That was my intent when I put it out there: that it would become well-known.

What an amazing figure in the history of the philosophy you promise to be!

But don’t pretend that you didn’t get it from me when an innocent remark is made to you concerning where you got it from.

I have no reason to think I “got it from you”. But then, I’m not bizarrely obsessed with keeping notes from years back tracking the origin of every single thought I’ve developed.

Simply because you are a liar and a plagiarizer does not mean that all libertarians are. But you are correct that such behavior on your part is not likely to overjoy people–quite the contrary.

Those reading should realize what this nutjob–formerly “Tetrahedron Omega”, another sign of weirdoness–is claiming: that my statement that you can’t get an ought from an is, but only from another ought–based on the is-ought dichotomy of Hume, and based on the hypothetical ethical reasoning of people like Rand and Hoppe–is “plagiarizing” from this dude since he claims that years ago he used this phrase in message boards I frequented. Uhhh yeahhhhh. Time for the lithium, Omega.

James Redford November 15, 2006 at 6:22 pm

Stephan Kinsella, you wrote:

“”
I have no idea what you are jabbering about. These are ravings. The phrase “ought from an ought” is not new to you. I just cited a use of it in 1973. It’s an obvious implication of Hume’s insight. You are not the first to think of it. Get over yourself.
“”

You know exactly what I’m talking about because I made myself quite clear. This is more of your disingenuousness.

Nor did I say that I was the first to think of the phrase. Rather, what I said originally was,

“”
By the way, Stephan Kinsella, I’m glad that some of my teachings have had an effect on you. Ergo, your somewhat recent statement of “an ought from an ought.” (Your September 8, 2006 11:19 AM reply under “How We Come to Own Ourselves,” http://blog.mises.org/archives/005577.asp .)
“”

To which you pretended ignorance by replying “Thanks for figuring out the is-ought dichotomy for me. And Hume.” Of which comment by you even mistates this issue here since the field of philosophy is already quite familiar with the is-ought dichotomy, but the concept of deriving an ought from an ought is virtually unknown.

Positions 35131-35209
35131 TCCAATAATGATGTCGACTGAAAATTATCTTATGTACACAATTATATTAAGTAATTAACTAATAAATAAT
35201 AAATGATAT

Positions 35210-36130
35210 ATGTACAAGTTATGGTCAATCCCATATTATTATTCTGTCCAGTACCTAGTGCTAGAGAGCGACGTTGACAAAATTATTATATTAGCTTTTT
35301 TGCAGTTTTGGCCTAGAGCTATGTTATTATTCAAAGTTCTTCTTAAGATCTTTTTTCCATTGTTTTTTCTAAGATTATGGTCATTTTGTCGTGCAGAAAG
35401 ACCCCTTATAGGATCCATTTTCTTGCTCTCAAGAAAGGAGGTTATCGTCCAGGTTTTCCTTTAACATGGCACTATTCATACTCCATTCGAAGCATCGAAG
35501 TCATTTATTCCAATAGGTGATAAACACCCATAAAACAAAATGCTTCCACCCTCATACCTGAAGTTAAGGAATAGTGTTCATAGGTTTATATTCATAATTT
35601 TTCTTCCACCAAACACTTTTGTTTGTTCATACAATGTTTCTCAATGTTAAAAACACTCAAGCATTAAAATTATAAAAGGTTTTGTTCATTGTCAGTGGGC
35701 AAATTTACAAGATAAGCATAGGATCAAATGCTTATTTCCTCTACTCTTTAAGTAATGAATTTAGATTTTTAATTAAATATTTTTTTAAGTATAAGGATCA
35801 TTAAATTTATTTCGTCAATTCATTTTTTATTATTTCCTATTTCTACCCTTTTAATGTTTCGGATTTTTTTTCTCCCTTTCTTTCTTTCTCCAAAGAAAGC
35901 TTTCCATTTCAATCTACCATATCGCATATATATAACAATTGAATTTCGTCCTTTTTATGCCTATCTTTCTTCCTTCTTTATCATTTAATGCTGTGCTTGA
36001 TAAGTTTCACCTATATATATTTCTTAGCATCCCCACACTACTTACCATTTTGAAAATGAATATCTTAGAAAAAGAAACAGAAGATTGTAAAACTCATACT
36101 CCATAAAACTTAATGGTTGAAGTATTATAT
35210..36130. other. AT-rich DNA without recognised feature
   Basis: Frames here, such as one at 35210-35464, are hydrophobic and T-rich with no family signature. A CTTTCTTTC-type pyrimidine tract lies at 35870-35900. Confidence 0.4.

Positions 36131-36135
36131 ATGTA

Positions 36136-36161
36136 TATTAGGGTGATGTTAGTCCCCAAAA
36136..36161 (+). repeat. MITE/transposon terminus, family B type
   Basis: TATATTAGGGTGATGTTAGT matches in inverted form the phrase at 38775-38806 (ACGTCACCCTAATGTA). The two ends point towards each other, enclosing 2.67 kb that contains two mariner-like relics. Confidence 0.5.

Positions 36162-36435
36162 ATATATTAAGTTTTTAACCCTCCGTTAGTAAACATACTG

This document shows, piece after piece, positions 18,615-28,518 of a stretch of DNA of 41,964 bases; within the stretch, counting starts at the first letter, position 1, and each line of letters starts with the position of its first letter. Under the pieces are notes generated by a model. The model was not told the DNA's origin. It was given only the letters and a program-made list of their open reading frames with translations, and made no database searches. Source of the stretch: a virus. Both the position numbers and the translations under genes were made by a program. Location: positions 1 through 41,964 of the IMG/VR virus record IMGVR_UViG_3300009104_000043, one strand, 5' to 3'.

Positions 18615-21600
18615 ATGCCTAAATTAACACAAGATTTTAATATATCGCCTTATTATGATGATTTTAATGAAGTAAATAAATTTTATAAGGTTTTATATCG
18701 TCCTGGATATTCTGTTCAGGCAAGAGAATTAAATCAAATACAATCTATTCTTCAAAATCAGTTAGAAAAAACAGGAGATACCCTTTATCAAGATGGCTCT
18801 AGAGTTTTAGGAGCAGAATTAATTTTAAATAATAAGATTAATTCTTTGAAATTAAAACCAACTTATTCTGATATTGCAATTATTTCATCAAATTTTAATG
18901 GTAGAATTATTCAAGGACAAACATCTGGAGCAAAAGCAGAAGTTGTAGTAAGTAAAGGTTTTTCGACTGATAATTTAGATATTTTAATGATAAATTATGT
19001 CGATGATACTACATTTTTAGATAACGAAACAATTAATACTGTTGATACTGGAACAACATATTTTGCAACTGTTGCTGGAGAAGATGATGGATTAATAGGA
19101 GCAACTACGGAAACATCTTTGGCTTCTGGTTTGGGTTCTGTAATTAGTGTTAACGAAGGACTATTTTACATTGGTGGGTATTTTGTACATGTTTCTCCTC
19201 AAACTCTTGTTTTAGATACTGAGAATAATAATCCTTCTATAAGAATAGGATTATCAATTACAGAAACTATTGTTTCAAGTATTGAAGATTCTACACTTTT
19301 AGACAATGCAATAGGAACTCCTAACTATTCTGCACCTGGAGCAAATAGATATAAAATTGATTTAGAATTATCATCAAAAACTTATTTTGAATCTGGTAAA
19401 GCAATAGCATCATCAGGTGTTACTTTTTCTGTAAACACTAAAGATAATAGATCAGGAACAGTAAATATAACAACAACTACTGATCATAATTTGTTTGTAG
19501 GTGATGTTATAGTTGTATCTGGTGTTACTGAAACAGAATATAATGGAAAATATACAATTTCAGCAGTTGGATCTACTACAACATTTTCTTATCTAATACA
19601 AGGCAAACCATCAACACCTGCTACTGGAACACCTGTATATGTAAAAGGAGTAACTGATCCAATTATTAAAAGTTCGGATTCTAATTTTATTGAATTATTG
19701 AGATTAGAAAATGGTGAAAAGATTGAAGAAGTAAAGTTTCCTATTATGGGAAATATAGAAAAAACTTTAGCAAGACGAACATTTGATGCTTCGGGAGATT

So my comments all along here have pertained to the fact that you incorporated some of my teachings, i.e., the fact that you got the concept and phrase of “an ought from an ought” from me–not that I originally invented the concept and the phrase (although I did independently come up with it, in the sense that I thought of it on my own, and didn’t get it from anyone else). But you didn’t want to publicly admit that I have taught you things which you find of value, since after all you here call me a “loser” and a “nutjob,” which are more of your disingenuousness.

And you didn’t get the concept and phrase “ought from an ought” from a 1973 article (which you simply found by doing a recent Google search after my last reply, as you further below admit), you got it from our email correspondence that you initiated from having read my public postings. As you here also acknowledge that you didn’t get it from a 1973 article:

“”
Whether I “got” the phrase from you, I have no idea. You did not introduce the is-ought dichotomy to me, Redford. I suspect I phrased it this way because it is an obvious way to phrase an aspect of this Humean insight. I never claimed I originated it.
“”

Here again you are being disingenuous by going out of your way to misconstrue the issue, as the field of philosophy is already quite familiar with the is-ought dichotomy, but the concept of deriving and ought from an ought is virtually unknown.

Continuing, you wrote:

“”
“”
mainstream philosophy is already quite familiar with the is-ought dichotomy, but the concept of deriving and ought from an ought is virtually unknown.
“”

Really? Do a google search for it–not on your loser “usenet” groups, but on the web as a whole. A simple search by me found a 1973 reference, and many others
“”

Great, so you here admit that you merely found a reference to a 1973 article which contains the phrase, not that that article is where you got the phrase from. As far as “many others,” I would hardly call 13 Google results as demonstrating that the field of philosophy is that familiar with the concept of deriving an ought from an ought. Indeed, it demonstrates that the concept of deriving an ought from an ought is virtually unknown. Whereas *all* of the usenet examples of the phrase are from me, starting in September 19, 2000.